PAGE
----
This study contributes to the scarce empirical literature on dollarization by investigating the short and long-run effects of dollarization on the dynamics of prices at the macro and the micro level. This study also presents a survey of the available literature.
This study examines the short-run stabilizing effects of a credible system like dollarization in the context of Ecuador, a country that dollarized in January 2000. Using monthly data for the period from January 1995 to April 2003, this study shows how the adoption of dollarization put an end to the Ecuadorian 1999 currency crises, and allowed prices in Ecuador relative to the U.S. to return to pre-crisis levels, not only at the aggregate but also at the commodity level. Also with dollarization, 11 Ecuadorian cities became more integrated with the capital city, Quito, in terms of price levels. This result, however, does not imply an overall price integration of the cities with one another. A stronger result is that dollarization has produced a “narrowing of the border” between Ecuador and the U.S., and between Quito and the other Ecuadorian cities in terms of reduced price volatility.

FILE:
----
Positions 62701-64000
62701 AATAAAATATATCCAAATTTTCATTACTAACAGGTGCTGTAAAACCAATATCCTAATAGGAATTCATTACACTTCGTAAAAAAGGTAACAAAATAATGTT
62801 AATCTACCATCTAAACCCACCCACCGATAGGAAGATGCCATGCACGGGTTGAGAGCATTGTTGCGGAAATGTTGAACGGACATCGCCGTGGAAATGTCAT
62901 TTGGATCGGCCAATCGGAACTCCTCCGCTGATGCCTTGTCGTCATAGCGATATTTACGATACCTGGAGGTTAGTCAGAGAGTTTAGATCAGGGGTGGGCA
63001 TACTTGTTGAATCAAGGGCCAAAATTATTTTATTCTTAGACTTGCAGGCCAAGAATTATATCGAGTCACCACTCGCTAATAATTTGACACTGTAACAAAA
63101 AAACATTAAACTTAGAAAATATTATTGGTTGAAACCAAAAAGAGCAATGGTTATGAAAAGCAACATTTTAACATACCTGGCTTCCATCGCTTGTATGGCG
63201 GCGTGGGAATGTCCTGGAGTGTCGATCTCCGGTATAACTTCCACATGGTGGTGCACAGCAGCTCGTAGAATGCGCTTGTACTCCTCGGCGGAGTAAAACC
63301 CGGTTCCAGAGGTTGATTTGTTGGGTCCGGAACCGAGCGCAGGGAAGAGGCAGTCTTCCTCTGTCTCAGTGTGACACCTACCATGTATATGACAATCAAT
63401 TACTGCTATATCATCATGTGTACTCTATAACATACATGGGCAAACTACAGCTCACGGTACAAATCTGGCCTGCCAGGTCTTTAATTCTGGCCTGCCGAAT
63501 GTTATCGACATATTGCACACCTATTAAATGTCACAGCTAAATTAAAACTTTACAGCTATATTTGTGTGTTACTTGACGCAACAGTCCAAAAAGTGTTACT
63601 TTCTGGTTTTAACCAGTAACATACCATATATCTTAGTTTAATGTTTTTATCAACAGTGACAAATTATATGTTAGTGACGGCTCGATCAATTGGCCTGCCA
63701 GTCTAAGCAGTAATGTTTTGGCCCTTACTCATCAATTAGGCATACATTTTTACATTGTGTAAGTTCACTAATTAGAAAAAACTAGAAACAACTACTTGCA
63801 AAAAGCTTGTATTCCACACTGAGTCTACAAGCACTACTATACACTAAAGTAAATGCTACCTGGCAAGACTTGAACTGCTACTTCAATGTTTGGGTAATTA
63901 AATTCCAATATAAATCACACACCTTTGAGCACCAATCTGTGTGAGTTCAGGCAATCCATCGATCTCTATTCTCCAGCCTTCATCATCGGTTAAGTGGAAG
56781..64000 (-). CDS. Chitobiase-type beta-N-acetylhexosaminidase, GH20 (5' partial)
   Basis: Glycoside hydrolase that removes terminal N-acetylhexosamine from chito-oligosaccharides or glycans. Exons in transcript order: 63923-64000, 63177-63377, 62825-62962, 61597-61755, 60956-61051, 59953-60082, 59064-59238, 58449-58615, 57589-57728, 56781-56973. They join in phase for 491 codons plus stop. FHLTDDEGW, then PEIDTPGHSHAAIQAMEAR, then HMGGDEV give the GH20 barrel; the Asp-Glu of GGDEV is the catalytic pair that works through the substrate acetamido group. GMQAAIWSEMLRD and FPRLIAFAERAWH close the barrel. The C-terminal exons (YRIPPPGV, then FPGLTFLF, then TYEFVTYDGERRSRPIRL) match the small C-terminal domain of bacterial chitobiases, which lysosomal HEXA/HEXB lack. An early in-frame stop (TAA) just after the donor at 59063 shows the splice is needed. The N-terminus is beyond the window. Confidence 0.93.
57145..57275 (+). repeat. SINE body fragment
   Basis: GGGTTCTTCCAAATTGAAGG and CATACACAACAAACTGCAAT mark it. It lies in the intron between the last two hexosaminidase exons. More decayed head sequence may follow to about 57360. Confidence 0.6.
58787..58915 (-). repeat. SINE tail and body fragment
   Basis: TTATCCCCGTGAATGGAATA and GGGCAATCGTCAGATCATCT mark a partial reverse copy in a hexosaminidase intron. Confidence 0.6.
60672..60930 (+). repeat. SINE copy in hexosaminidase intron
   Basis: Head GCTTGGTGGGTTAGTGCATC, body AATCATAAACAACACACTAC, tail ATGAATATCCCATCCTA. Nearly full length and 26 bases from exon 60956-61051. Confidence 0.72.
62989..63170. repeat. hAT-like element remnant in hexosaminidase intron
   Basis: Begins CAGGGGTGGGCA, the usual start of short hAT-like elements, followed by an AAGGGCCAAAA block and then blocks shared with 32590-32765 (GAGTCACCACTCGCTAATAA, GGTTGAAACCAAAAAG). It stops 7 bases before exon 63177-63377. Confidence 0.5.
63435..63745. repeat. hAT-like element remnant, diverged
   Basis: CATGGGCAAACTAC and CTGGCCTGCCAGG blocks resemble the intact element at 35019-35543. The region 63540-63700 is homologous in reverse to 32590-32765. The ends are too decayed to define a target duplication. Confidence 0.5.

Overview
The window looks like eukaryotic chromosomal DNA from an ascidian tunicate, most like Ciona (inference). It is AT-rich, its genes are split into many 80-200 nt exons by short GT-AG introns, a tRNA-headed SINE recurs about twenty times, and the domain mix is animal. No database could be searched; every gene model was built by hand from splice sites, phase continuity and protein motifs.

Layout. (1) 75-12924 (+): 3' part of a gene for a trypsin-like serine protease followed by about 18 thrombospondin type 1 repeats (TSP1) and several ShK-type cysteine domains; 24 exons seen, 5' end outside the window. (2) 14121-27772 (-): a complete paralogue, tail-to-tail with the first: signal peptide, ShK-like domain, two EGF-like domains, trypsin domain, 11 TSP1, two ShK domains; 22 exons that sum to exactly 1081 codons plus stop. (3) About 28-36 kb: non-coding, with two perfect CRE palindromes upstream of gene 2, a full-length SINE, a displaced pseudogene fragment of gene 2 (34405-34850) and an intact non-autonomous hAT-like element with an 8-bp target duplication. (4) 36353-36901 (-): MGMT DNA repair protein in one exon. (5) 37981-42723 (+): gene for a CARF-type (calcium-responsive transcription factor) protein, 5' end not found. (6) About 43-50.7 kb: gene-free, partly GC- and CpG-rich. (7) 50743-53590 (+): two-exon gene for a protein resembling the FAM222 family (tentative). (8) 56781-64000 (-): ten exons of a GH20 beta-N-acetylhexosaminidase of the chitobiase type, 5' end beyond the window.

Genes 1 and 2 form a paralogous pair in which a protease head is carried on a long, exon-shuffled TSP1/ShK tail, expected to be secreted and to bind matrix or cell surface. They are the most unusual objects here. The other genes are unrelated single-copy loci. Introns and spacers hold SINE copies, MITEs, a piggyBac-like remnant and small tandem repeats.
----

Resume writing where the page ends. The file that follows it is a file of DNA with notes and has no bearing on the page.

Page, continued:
This study examines long-run price level convergence in the context of Panama, a country that has been dollarized since 1904. The results of a comparative analysis of Panama and 12 non-dollarized Latin American countries using annual data for the period 1950-2000 indicate that the volatility of Panama’s relative price level with respect to the U.S. has been outstandingly low. However, dollarization has not contributed to rapid economic growth in Panama. In addition, for both Panama and the “average” non-dollarized Latin American country, the real exchange rate shows a tendency to depreciate over time, violating long-run Purchasing Power Parity, and implying a divergence of price levels with respect to the U.S. The countries’ price levels have instead converged to a positive, Balassa-Samuelson-type relationship with their income levels, which implies that Panama’s price level is explained by its per-capita income, and no extra effect can be attributed to dollarization.